Whilst this may sound uninteresting to the average (non-scientific) reader, I assure you that his project is tantamount to increasing our awareness of the importance of balance as it pertains to planetary life as a whole (for it is our oceans that set the stage for weather, climate, etc.)

Without further ado, I give you the good news:

An international team of scientists led by Scripps Institution of Oceanography at UC San Diego and the Department of Energy's (DOE) Joint Genome Institute has peered into the genetic makeup of two species of phytoplankton, the tiny plants key in global photosynthesis and carbon cycling, and come away with surprising results about evolutionary engineering and new ideas about the role that a poorly understood chemical element may play in the world's oceans.

For several years, Scripps Oceanography's Brian Palenik and his collaborators, including scientists from France, Belgium and Germany, have been analyzing and annotating an organism called Ostreococcus. At one micron it is the smallest known phytoplankton and one of the smallest of all the eukaryotes, organisms with specialized internal cell structures that include plants and animals. A teaspoon of seawater taken off the Scripps Oceanography Pier typically contains more than 100,000 eukaryotic phytoplankton, which are found throughout the world's oceans. Phytoplankton are responsible for nearly half of the planet's photosynthesis.

Advances in genomics have allowed scientists to begin digging deeply into a long-standing biological puzzle concerning the mechanisms behind the divergent genomes of related photosynthetic phytoplankton species. The international team's work, published in the online edition of Proceedings of the National Academy of Sciences, is the first comparison of the genetic makeup of two closely related eukaryotic phytoplankton and the mechanisms that make them biologically similar and distinct.

"Through our research we've been trying to understand Ostreococcus' role in marine ecosystems," said Palenik, who indicated Ostreococcus cells contain nearly five times the DNA of comparably sized organisms such as cyanobacteria. "Genomics has taught us that you can learn much more when you can do a comparison.. The first genome is exciting but the second genome is even more exciting because you can suddenly compare organisms and see what each is doing differently and what they are doing the same."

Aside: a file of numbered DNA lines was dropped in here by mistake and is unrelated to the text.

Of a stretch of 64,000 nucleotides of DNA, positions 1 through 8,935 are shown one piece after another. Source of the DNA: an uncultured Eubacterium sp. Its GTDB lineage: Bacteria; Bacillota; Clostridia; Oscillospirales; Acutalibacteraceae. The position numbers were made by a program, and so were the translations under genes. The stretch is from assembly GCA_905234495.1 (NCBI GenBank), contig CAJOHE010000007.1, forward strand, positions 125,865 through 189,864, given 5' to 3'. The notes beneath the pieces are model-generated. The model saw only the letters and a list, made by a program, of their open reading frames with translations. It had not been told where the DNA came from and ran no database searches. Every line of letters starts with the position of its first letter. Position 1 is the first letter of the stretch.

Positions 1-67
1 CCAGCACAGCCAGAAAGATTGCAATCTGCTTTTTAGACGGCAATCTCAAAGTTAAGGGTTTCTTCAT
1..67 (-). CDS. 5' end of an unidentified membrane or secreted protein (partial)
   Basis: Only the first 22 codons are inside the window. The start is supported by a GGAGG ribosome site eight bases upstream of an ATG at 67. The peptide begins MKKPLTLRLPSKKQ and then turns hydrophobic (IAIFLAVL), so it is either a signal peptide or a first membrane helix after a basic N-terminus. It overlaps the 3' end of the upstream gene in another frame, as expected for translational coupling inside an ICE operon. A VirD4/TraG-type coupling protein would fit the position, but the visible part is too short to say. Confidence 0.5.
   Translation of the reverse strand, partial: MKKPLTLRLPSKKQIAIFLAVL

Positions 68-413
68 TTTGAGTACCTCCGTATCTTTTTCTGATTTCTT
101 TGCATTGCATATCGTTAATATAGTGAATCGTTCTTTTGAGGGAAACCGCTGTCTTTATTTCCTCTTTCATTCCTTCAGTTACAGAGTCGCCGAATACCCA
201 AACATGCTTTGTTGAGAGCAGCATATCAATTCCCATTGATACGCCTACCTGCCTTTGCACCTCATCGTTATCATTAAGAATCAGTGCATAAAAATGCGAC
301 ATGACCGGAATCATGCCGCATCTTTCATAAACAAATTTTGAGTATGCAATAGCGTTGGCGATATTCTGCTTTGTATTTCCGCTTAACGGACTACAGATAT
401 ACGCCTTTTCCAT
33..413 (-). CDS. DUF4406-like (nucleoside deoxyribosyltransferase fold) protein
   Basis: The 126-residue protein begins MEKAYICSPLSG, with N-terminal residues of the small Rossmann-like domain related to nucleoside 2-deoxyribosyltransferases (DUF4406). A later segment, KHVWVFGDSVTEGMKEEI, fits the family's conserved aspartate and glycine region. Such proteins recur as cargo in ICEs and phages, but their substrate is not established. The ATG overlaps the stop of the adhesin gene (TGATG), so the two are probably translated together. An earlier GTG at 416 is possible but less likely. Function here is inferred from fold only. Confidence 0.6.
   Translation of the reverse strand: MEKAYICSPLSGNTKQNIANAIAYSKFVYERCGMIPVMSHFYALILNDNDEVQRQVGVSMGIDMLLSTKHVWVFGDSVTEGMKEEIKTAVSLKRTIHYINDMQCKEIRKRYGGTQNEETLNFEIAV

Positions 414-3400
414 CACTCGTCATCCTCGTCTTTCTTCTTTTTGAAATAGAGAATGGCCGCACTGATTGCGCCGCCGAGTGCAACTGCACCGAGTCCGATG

The researchers' comparison of Ostreococcus lucimarinus (recently sequenced by the DOE's Joint Genome Institute) and Ostreococcus tauri yielded several surprising results, including the documentation of a "new" chromosome differing between the species. Another chromosome appeared somewhat different between the species and the researchers believe it may serve as a gene transfer "trash can" where foreign DNA is integrated. Yet another difference was the identification of a chromosome featuring the same-albeit rearranged-genes in the two species. The researchers hypothesize that this chromosome may be related to sexual functions because the rearrangements are enough to prevent sex between the species.

"These are pretty remarkable differences that we didn't expect," said Palenik, a professor in the Marine Biology Research Division at Scripps. "We would expect the DNA to change slowly and see a small number of differences between the two species as they slowly evolve... This is the case for much of the genome. From a future applied perspective, from our comparison we are learning the tricks nature has used to 'engineer' an extremely small eukaryotic cell. This may have future applications in bioengineering."

Another important finding described in the paper is the prominent role that the element selenium plays in Ostreococcus. Humans require selenium in small amounts and most people have roughly 25 selenium proteins. Tiny Ostreococcus organisms were shown to have up to 21 selenium proteins, an enormous number relative to their small genome and microscopic size.

Palenik believes this may be because selenium enzymes are some 10- to 50-times more efficient than similar enzymes that don't use selenium. Based on their size, such efficiency is important to help conserve resources such as nitrogen.

"We may need to think more about how selenium helps drive the health of the oceans," said Palenik. "It's a nutrient element that we don't understand very well and now we have evidence of a group of organisms that clearly use it intensively. We may need to think about how this is affecting primary production in the oceans."

Future research by Palenik and his colleagues will involve a third Ostreococcus organism, which will lead to further comparisons and evolutionary evaluations.

"Genomic comparisons are exciting because they allow us not to just document the diversity of the ocean but to start to understand the processes behind that diversity and see all of the changes in the evolution of two species," said Palenik.

SOURCE: May 1, 2007 SCRIPPS Institution of Oceanography (reprinted here for discussion purposes only.)

(Photograph: Dr. Brian Palenik)

For further information, please visit Scripps Genome Center: Scripps Genome Center: Our Services: Genomes: Ostreococcus lucimarinus